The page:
Skip to Content

A Look at the Material Culture of George Washington: Revolutionary Soldiers and Their Portrayal in American Society

1 Favorite 1 Copy (view)

This collection seeks to present and display aspects of revolutionary soldier's lives, their time during war and their eventual portrayal in American history. This collection will analyze all of this by studying their material culture and by focusing at possibly the most famous soldier from the American Revolution, George Washington.

The following items can give us insight into what life was like for some of the historically notable figures of the American Revolution through drafted resolutions, clothing and uniforms that soldiers wore, weapons that they used, and later works that showed the popular view of the figures in the American Revolution.

Item One- Regimental Uniform Coat of Colonel Peter Gansevoort Jr, 1777

Item Two- Colonial Powder Horn

Item Three- George Washington's Sword and Scabbard, 1765

Item Four- Braddock Pistol (Gift given to George Washington), 1777

Item Five- George Washington's Uniform, 1789

Item Six- George Washington's Camp Chest, 1776-1781

Item Seven- Pitcher Displaying "Washington/Independence", 1800

Item Eight-Samuel Williams' "A History of the American Revolution", 1795

Item Nine-Piece of George Washington's Coffin (Gifted to Leverett Saltonstall), 1840

Item Ten- Frank Mayer's Painting of Continental Soldiers at Bunker Hill, 1876

These items display different aspects of the Revolutionary War showing the beginning of the war with the drafting of soldiers, then showing what other items they

The uniform worn by Colonel Gansevoort and was more than likely made from cloth imported of France and was likely not highly common but showed his rank and what some Continental soldiers may have worn.

The powder horn shows what a typical tool used by soldiers may have looked like and shows just one example of the amount of time soldiers spent personalizing these items.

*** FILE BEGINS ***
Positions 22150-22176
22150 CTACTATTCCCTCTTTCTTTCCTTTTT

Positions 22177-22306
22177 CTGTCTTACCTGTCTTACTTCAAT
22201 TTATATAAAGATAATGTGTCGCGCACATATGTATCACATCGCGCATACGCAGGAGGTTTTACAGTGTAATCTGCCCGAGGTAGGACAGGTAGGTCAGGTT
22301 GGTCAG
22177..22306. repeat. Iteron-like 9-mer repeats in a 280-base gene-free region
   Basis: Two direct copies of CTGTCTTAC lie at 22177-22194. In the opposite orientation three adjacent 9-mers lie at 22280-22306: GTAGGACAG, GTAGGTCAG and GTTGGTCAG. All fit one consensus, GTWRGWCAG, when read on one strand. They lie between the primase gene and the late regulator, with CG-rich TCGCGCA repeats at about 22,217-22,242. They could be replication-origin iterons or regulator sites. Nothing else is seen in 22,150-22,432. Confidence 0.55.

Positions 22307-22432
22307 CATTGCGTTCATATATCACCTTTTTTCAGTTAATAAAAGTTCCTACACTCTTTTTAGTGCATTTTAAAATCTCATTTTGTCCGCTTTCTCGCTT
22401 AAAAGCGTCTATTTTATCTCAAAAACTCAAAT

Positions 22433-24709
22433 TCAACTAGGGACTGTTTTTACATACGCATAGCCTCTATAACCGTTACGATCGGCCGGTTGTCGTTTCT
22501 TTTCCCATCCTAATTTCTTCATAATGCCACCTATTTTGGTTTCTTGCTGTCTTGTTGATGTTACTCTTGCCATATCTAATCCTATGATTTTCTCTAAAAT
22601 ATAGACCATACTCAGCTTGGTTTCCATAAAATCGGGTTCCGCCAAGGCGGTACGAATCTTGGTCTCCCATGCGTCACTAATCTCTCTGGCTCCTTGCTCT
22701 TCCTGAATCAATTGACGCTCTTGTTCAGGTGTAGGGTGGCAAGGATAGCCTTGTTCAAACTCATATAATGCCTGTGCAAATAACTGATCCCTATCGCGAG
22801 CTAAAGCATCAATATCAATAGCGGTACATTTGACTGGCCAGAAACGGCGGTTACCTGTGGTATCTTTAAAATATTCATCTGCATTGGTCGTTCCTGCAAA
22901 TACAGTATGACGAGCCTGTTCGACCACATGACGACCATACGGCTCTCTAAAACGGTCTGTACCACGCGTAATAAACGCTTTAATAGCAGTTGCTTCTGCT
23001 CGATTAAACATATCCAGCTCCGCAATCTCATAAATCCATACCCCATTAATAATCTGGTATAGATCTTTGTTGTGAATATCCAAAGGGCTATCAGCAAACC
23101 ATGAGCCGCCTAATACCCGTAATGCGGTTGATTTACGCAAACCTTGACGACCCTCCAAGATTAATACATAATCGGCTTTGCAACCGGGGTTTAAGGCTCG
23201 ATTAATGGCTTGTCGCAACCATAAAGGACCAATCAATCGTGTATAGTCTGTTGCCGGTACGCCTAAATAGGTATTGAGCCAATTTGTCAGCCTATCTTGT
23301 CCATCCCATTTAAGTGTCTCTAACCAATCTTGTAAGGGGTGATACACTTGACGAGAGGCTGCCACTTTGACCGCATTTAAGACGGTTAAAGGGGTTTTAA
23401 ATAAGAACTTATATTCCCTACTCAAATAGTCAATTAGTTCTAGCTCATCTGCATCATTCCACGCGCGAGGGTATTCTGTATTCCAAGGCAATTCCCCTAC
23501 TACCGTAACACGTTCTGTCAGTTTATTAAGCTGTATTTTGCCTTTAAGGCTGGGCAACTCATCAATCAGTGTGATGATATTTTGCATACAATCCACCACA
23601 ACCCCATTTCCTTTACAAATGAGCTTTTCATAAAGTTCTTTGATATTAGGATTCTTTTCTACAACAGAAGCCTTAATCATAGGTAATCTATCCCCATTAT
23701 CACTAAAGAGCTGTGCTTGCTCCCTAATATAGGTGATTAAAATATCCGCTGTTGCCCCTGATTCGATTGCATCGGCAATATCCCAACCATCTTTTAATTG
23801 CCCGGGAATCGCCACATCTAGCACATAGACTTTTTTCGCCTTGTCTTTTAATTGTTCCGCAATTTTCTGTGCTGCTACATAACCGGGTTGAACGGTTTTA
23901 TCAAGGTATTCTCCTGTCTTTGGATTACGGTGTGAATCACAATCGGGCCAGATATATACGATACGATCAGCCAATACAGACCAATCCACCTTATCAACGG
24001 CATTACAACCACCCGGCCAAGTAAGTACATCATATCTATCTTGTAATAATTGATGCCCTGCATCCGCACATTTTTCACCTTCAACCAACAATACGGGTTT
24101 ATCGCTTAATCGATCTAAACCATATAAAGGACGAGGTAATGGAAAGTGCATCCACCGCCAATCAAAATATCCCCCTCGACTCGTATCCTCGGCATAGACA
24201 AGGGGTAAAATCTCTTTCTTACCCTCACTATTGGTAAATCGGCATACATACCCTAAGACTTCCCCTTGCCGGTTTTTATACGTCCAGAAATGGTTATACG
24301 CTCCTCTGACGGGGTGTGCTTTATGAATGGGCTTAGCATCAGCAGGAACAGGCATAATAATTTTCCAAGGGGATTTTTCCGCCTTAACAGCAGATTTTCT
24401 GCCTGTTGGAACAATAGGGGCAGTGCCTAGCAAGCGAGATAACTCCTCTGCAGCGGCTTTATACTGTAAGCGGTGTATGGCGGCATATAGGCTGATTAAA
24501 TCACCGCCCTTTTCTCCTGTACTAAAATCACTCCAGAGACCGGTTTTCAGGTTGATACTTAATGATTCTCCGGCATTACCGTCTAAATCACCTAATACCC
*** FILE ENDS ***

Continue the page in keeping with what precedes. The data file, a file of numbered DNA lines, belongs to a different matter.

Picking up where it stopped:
Washington's sword holds value as it was a weapon used during the war and it is an item that still held value as an historically important item to the people it was passed down to. The sword was valued by the family members that it was passed down until it was donated to the US government.

The Braddock pistol and Washington's uniform also show us what some of the personal items of Washington looked like and the amount of value that was placed on items such as these. Both items were written about by Washington personally and when he misplaced the pistol he seemed very concerned about finding it again.

The camp chest show us one of the many items that soldiers would have carried with them throughout the war and used to carry personal items to different camps.

Both the pitcher and Samuel Williams book hold a lot of importance in this collection because they show the portrayal of the American Revolution years after it had passed. These items showed active motivation to catalog and portray the revolution as an historically important event and one that was looked on positively by the new American society. This portrayal of the Revolutionary War would be carried on Frank Mayer's painting of Continental soldiers almost a hundred years later. This is also clear in Washington's portrayal and glorification as an American hero which is displayed by the treatment of even his coffin when a piece of it is gifted to a New York congressmen years after his death.

Powder Horn

National Museum of American History

George Washington's Battle Sword and Scabbard

National Museum of American History

Braddock Pistol

National Museum of American History

George Washington's Uniform

National Museum of American History

George Washington's Camp Chest

National Museum of American History

Pitcher, "Washington/Independence"

National Museum of American History

A History of the American Revolution

National Museum of American History

Piece of George Washington’s mahogany coffin

National Museum of American History

The Continentals

Smithsonian American Art Museum